Nov. 29, 2015 SIGN IN | REGISTER

New Agriculture Rules Generate Anger, Confusion

The FDA claimed kale “is only eaten cooked. What restaurants do they eat at? Not the same ones I do,” said Jean Halloran, director of food policy initiatives for Consumers Union, publisher of Consumer Reports. “I am still working on what the criteria should be” for regulating commodities, “but Google returned me several million items for raw-kale recipes.”

The FDA was right to include fresh citrus, in part because lemons are so often cut into slices for beverages, she said in an email.

Some other consumer advocates are urging the FDA not to write the list of commodities into the rule itself, because the lengthy process of rule-making will make it harder to add items to the regulations later. “Instead, any list they develop should be included in accompanying documentation or guidance documents,” said Chris Waldrop, director of the Food Policy Institute at the Consumer Federation of America.

The citrus industry’s concern isn’t necessarily that the fruits were included in the regulations but that the industry fears it will be subject to requirements it believes are unnecessary.

“From a practical standpoint, do you want to be excluded and have everybody point fingers at you?” Nelsen asks rhetorically. “Should we be required to document what we do from a food safety perspective? Yeah, we’ll do that. It’s a positive story.”

The produce industry thought the proposed rule’s requirements would distinguish between higher- and lower-risk commodities. Instead, the agency’s proposed approach essentially treats all produce the same, putting the onus on growers to present data proving that their crops don’t pose a significant risk and merit being exempt from the new requirements, said Edward Ruckert, a lawyer with McDermott Will and Emery who advises the food industry.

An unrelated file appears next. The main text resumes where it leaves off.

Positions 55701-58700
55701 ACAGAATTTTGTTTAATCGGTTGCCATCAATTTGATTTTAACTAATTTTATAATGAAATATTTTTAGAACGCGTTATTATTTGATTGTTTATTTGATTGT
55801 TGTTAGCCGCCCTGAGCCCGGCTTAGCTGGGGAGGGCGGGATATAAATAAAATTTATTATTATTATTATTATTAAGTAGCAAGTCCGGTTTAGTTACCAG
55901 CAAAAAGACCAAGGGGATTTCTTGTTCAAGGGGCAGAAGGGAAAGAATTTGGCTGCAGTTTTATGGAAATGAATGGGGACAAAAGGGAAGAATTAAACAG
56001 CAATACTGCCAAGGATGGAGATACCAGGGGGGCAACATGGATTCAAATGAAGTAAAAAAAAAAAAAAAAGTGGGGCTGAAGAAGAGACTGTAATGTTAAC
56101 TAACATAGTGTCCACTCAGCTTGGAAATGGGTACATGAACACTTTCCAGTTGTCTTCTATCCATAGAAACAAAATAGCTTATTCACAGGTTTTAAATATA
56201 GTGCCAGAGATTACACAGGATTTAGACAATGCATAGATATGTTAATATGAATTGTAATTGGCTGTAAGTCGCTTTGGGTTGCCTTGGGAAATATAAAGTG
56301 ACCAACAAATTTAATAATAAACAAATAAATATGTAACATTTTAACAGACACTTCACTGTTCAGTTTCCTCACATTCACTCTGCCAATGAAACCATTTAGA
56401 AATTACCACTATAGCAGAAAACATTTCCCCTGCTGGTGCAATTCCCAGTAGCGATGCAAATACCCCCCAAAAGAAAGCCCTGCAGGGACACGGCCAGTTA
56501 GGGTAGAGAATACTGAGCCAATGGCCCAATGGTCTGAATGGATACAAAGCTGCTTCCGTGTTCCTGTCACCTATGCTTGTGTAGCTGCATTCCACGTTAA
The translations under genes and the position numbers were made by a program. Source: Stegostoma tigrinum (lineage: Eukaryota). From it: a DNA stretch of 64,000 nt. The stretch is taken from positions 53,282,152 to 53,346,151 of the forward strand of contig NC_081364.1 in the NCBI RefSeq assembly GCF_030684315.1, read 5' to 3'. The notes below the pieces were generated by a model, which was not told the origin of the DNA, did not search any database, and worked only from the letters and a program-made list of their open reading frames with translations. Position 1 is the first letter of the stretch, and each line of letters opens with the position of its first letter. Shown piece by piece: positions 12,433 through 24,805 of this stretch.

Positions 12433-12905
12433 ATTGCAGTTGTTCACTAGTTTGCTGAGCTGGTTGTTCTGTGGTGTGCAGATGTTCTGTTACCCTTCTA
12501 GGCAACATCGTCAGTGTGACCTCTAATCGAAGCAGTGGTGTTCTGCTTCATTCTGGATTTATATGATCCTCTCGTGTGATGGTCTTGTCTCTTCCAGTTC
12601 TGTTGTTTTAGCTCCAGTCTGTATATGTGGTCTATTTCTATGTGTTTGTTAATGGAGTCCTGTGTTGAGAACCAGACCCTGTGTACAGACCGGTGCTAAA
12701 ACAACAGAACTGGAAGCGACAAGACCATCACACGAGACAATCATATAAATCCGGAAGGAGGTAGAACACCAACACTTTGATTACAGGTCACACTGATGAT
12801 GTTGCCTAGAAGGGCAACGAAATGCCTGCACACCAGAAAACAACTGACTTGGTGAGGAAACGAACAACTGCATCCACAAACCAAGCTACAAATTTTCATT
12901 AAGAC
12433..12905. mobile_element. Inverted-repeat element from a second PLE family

Fruit and vegetable producers will have to explain to the FDA “why the regulations shouldn’t apply” to them, Ruckert said. “The first answer, that we haven’t had an issue, I’m not sure that FDA is going to be that receptive to.  . . .  They knew that going in. You’re not giving them any new information.”

The citrus industry has commissioned research that could show there is minimal contamination on the fruit because of the way it’s grown and the various prevention measures that packers such as Bee Sweet undertake. In addition to the chlorine bath, the fruit is also scrubbed and pressure-washed, and then inspected to ensure there aren’t breaks in the skin.

“There has not been a lot of research done on [citrus] because they don’t have an outbreak to contend with that has gotten the industry’s attention,” said Trevor Suslow, a University of California at Davis plant pathologist working on the project. As part of the research, oranges will be deliberately contaminated with bacteria so that scientists can determine whether they would still be present after the fruit goes through the packing process.

Other fruits that are grown above the ground, including table grapes, also have a good safety record, he said. Having a smooth surface on the fruit also makes a difference, even for a crop grown near the ground. For instance, honeydew melons have a good record, unlike cantaloupes, where the rough surface can and does harbor bacteria, Suslow said.

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